If left unchecked, the enormous spike in coca planting over the last two years could sink the Santos government. The acreage under coca cultivation rose 18 percent in 2016 and 42 percent in 2015. It is at the highest level since at least 1994. Uribe accused the Santos government of having abandoned spraying “to please the terrorist FARC,” as well as reducing manual eradication.

“It’s no secret we have more coca now,” Juan Carlos Pinzoń, the Colombian ambassador to the United States, told Foreign Policy. “How to solve the problem is the biggest we have right now.” Human trafficking and extortion by armed groups also remain problems. “We need the capabilities, the strengths, and the modernization of our armed forces,” Pinzon said, “to confront these new realities.”

Colombian authorities are working with their U.S. counterparts to reverse the trend. Last month, William Brownfield, the State Department’s assistant secretary for international narcotics and law enforcement, met with his counterparts to work on a joint plan to reduce coca growing.

A failure to shut down the newly empowered drug traffickers would be disastrous. “Out of that money,” said Pinzoń, “comes all the terrible diseases of Colombia: corruption, crime, violence, terrorism, everything bad that has happened to the country.”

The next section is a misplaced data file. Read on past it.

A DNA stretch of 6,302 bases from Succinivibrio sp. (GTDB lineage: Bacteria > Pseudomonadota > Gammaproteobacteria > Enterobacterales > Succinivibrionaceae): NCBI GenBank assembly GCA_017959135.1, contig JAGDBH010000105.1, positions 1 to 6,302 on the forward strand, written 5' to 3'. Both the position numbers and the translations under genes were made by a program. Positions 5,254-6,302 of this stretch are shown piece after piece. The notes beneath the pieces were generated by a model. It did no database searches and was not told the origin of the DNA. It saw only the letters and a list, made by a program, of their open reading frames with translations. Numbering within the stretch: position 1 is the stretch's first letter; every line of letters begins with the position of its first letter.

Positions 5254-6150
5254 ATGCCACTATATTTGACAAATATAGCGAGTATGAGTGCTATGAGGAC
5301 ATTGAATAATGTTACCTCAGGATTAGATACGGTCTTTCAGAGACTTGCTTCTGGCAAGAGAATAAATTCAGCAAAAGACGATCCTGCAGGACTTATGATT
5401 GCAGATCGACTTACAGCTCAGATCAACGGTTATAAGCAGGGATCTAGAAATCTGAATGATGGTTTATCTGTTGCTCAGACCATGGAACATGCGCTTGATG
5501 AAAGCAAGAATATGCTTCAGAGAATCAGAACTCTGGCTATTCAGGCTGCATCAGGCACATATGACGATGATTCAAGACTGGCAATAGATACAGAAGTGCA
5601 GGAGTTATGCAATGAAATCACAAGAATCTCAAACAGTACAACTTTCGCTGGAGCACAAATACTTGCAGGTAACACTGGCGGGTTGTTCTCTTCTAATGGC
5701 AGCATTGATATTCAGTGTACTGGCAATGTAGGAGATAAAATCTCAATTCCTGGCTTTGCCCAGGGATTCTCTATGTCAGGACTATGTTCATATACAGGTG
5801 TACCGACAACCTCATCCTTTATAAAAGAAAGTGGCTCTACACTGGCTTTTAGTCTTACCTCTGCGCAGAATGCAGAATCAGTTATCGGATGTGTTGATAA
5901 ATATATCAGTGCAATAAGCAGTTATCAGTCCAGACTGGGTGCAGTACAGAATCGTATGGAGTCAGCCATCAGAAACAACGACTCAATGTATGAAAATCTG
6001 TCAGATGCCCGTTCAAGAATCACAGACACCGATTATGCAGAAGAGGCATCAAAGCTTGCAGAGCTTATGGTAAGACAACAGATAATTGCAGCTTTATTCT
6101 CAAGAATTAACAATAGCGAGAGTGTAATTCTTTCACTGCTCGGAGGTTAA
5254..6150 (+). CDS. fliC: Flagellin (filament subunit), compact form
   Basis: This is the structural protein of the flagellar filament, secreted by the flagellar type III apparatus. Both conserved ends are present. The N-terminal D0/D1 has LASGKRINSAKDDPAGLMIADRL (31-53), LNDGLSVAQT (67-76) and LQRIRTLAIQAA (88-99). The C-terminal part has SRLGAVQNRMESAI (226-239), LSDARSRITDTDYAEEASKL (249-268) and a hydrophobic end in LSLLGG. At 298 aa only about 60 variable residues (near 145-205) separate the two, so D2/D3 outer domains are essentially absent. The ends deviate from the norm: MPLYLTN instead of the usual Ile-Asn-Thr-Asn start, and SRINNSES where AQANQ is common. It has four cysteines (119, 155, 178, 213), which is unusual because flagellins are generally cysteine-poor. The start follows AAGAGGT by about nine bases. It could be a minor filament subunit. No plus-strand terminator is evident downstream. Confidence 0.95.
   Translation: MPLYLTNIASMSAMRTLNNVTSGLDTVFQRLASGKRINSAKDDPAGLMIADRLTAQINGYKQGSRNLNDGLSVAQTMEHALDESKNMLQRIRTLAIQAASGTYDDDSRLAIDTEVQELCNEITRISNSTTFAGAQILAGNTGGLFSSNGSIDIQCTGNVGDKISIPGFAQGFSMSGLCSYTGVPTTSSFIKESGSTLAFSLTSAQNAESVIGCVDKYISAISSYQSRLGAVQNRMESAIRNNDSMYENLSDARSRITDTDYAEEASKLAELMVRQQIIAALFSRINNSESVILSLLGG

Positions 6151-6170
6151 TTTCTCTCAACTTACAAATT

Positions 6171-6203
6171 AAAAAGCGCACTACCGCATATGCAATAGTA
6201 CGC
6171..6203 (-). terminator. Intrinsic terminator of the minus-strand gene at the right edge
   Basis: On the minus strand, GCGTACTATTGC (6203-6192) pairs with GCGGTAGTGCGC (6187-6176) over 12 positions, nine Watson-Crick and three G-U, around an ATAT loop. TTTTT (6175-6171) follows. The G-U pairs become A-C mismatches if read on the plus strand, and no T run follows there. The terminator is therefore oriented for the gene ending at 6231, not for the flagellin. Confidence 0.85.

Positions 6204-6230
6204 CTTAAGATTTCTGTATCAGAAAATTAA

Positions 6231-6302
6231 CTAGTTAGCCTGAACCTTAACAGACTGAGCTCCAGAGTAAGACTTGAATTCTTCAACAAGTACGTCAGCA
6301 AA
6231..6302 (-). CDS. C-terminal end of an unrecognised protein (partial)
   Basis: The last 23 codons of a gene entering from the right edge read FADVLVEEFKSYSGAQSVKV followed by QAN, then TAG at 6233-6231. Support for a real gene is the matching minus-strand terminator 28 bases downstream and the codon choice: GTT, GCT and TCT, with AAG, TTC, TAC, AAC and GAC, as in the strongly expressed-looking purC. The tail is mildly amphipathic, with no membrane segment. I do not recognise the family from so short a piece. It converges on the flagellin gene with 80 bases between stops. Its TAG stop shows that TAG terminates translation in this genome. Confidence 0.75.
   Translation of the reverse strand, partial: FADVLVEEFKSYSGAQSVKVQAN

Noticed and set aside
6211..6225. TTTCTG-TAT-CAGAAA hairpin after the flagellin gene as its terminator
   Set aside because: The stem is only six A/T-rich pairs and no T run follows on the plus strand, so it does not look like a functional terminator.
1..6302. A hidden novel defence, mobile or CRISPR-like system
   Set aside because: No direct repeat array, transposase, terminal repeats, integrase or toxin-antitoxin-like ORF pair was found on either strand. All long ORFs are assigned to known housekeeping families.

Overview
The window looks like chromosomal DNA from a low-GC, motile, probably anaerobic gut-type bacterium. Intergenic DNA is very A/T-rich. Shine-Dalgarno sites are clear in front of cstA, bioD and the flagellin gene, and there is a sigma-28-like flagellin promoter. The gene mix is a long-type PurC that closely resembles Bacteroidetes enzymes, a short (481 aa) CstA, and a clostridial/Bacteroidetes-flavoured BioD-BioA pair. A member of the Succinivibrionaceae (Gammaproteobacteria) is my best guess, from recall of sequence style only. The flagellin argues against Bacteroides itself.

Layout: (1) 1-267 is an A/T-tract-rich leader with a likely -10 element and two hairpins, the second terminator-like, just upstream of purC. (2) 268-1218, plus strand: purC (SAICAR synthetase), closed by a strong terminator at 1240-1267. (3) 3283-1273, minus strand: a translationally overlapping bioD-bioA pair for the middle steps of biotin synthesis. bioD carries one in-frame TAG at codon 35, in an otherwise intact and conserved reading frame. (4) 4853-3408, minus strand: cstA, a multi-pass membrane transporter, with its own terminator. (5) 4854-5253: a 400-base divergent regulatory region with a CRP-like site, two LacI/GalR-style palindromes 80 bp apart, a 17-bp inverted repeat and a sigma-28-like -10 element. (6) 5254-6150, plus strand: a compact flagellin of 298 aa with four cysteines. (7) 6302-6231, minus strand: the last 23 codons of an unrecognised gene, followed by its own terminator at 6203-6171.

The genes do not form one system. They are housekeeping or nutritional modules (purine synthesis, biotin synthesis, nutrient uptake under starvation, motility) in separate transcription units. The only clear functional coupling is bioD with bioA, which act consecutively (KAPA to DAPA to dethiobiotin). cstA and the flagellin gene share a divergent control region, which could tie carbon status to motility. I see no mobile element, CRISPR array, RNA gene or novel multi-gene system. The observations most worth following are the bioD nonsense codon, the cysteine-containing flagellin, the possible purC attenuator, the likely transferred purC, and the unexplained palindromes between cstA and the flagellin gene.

A White House attention deficit or a budget cut from the U.S. Congress could lead to political change in Colombia. In that case, Critics of Santos — well connected and influential on Capitol Hill — would argue that the flaws in the peace agreement helped to derail Colombia’s most important bilateral relationship. They would also say, and are already saying, that the agreement led to a reemergence of powerful drug traffickers — a threat that Colombians, and the U.S. government, thought had been defeated.

Pinzoń candidly acknowledged that the agreement remained controversial. “Usually an agreement like this won’t satisfy everyone or make them happy — many people would prefer to see a stricter or more stronger agreement,” he said, while “others would prefer to see a less restrictive agreement. But in the end, this is what we have.”